I have a difficult relationship with fasting.
While I’m sure no one really enjoys foregoing food for a time, the close communion with God that fasting can provide draws many Christians to crave the practice, especially when done in community. Growing up Evangelical, I never practiced Lent. I was introduced to the Liturgical calendar in college and received ashes for the first time at 21-years-old. In the years since, I’ve grown to love the rhythms of the Church year. I too crave the time to shift the rhythms of my life along with Christians around the world in order to focus on the depth of my need for God.
But every year I question what fasting should look like for someone with a history of restrictive eating habits.
I study, cook, photograph, eat, and write about food for a living. I bake bread and cakes as methods of prayer; I seek to understand God through metaphors in food. But the journey to this place where I see God in the synergy between good food, healthy bodies, and vibrant community has been a long one.
I had to learn to be careful with my words. In talking about my body, I strive for strength and energy, which abound despite my ample belly or arms. In talking about food, I speak of savoring and delighting, not of indulging or of guilty pleasures.
I had to learn to listen when my body tells of the nourishment it desires—protein, water, leafy greens? Juicy fruits, the Eucharist, the laughter of a meal with friends?
I had to learn to thank God before every meal for allowing my most basic needs to be met in a manner that brings so much joy.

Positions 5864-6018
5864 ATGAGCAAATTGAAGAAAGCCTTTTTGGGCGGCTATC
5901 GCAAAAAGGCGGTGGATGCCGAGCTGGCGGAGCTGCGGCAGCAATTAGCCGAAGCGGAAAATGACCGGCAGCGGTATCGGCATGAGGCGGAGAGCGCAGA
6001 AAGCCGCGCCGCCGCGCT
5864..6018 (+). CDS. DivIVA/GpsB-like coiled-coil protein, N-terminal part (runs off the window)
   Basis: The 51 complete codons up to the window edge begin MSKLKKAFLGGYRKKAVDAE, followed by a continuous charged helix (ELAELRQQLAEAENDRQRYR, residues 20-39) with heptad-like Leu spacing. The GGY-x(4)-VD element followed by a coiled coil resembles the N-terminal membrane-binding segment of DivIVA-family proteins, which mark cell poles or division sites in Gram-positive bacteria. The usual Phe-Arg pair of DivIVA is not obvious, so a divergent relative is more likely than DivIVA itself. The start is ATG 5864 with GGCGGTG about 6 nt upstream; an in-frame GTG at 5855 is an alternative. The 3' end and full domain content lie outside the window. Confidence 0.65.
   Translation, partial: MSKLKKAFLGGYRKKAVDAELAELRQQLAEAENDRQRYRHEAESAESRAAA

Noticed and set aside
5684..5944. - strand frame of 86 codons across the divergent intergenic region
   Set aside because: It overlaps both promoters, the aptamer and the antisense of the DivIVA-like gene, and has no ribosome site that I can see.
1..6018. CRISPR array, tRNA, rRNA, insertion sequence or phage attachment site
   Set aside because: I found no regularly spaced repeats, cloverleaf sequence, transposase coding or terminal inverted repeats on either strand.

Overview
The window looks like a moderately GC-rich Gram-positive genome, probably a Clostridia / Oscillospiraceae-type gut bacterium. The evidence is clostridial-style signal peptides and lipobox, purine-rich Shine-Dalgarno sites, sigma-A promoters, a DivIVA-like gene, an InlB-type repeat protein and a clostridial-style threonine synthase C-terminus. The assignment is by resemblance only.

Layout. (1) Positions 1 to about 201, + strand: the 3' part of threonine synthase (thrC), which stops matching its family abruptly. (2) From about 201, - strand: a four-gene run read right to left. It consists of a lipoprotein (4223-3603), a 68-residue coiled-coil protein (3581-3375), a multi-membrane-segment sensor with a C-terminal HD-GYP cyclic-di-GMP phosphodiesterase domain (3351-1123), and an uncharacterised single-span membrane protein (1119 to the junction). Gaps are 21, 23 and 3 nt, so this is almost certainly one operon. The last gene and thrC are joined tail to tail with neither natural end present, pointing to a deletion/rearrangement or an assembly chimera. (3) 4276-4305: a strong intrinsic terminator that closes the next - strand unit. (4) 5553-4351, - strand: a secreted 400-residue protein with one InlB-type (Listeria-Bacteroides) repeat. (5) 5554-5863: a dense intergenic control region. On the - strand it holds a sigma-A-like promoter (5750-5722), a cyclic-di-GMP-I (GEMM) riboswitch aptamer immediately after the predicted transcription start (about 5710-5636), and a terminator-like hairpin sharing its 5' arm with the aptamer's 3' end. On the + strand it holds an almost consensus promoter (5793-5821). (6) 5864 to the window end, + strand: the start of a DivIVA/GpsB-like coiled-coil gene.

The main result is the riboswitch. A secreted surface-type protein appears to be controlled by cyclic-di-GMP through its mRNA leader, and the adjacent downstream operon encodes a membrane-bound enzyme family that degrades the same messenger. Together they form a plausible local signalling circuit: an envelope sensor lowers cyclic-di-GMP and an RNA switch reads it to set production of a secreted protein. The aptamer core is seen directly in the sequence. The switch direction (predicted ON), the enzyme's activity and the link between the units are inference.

But these patterns I’ve developed to maintain a positive relationship with food and body are challenged every time I’m faced with fasting.
A friend of mine recently wrote an article called “Fasting is not a Whole30.” In a culture that loves self-improvement, she says, it’s easy to map those same habits onto Lent. At a time when so many people find an identity in their eating habits—paleo, gluten-free, clean, foodie—it is far too tempting to approach fasting as a challenge, the pride of completion its holy reward.
But God is not interested in our self-inflicted suffering or our denial of things He’s called good. God is interested in seeing us find full delight in Him and all that He’s made. Lent opens with reflections on soil: you are but dust and to dust you will return. A return to the soil out of which we are made means that death is far from final. Soil composts that which has died in order to foster new life. Which means that reflections on death are always just the first step into a conversation on resurrection. For that reason, Christian seasons of fasting are always followed by even longer times of feasting. Through fasting, we focus our attention on God so that we might enjoy our celebrations all the more.
Every year, I must question how to practice a physically and mentally healthy fast. I question what rhythms I should step into to focus on my need for God and my gratitude for all that God’s made. Most years I choose to give up one thing—often coffee or alcohol. I try, every now and then, to join the Church in the daylong fasts of Ash Wednesday and Good Friday. But for those of us with dark histories of excessive dieting or restrictive eating, the process of fasting can too easily turn away from delight in God instead of towards it.
So when fasting fails to draw me closer to God and the ability to delight, I’ve learned that I must do all I can to keep my eyes on the celebration that is to come. I savor and delight in the things that God has made, and I turn to share them with others. I think of all the hands that have touched my food—the farmers, cooks, grocery store clerks—and I pray for their safety and fair compensation.
But most of all, I do not fret when I cannot continue fasting until the end, because so long as I drew to delight in God more, I am prepared for the joy of resurrection.
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